|Meat (colour, texture and marbling)||Marbling affects eating quality for juiciness and tenderness. Colour and texture influence consumer acceptability.|
Canada Prime: The highest marbled quality beef carcasses are given the Canada Prime grade. Canada Prime represents carcasses with at least “slightly abundant” marbling. In 2017, the Canada Prime grade represented 2.3% of all graded beef from fed slaughter cattle in Canada.
A Grades: Canada A grades (A, AA, AAA) are also high-quality grades, representing increasing degrees of marbling from Canada A to AAA respectively. The segregation into different marbling ranges permits consumers, retail and food service options in fat content. In 2021, the Canada A, AA and AAA grades together represented 98.4% of all graded beef from fed slaughter cattle in Canada.
B Grades: The B grades are for youthful carcasses that fail to meet one or more of the quality requirements of the A grades. In 2021, B grades represented 1.6% of all graded beef from fed slaughter cattle in Canada. Some beef from B-grade carcasses may be used in fast food service.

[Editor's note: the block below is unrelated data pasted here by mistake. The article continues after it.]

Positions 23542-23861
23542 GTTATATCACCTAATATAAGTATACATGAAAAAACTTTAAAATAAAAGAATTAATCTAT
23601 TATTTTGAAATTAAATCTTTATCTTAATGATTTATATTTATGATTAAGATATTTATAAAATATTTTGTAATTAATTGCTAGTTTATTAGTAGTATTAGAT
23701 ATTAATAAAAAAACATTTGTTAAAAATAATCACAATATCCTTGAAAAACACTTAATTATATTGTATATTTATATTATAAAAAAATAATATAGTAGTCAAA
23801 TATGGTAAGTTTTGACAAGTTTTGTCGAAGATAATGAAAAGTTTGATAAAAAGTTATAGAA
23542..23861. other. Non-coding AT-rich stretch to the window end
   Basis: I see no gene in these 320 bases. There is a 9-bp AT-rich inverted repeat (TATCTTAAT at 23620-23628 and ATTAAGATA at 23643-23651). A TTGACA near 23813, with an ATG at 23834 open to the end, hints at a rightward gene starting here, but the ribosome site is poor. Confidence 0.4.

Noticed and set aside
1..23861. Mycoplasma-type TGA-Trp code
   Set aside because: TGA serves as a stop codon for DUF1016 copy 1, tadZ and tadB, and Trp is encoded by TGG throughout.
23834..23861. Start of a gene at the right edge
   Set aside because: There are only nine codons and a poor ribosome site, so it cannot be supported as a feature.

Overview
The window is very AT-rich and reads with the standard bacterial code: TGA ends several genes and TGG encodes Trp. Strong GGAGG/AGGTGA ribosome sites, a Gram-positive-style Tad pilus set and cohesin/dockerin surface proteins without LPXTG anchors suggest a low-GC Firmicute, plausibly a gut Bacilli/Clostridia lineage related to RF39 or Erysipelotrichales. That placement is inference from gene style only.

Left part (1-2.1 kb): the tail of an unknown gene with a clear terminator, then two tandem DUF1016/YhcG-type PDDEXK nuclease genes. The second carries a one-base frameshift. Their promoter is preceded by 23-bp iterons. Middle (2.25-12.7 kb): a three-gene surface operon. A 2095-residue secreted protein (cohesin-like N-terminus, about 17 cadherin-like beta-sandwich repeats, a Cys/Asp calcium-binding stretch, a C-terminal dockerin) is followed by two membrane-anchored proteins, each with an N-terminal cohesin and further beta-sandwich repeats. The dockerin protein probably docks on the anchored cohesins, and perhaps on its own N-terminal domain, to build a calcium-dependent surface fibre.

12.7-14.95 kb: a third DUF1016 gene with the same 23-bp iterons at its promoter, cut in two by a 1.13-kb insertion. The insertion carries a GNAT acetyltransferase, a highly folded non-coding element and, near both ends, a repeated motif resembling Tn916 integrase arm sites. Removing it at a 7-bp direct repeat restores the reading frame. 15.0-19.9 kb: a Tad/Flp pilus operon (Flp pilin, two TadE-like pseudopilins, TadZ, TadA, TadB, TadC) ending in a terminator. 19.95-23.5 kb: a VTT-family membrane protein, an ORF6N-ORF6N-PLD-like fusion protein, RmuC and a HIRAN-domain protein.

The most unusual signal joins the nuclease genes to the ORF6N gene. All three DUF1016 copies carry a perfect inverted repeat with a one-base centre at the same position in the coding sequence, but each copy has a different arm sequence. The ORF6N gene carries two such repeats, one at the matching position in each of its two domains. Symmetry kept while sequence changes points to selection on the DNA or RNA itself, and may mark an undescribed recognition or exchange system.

Carcasses graded as B4 are called dark cutters. They are visually unappealing and have a higher pH than typical beef. Beef from dark cutters is often used in further processed products.
D Grades: The D grades are applied to carcasses which are not youthful. They are typically given to carcasses from cows and represented 11.8% of the total graded cattle in Canada in 2021. Beef given a D grade is typically used for ground beef and further processed products. However, with the D1 grade, whole muscle cuts may be used in low-cost food service enterprises.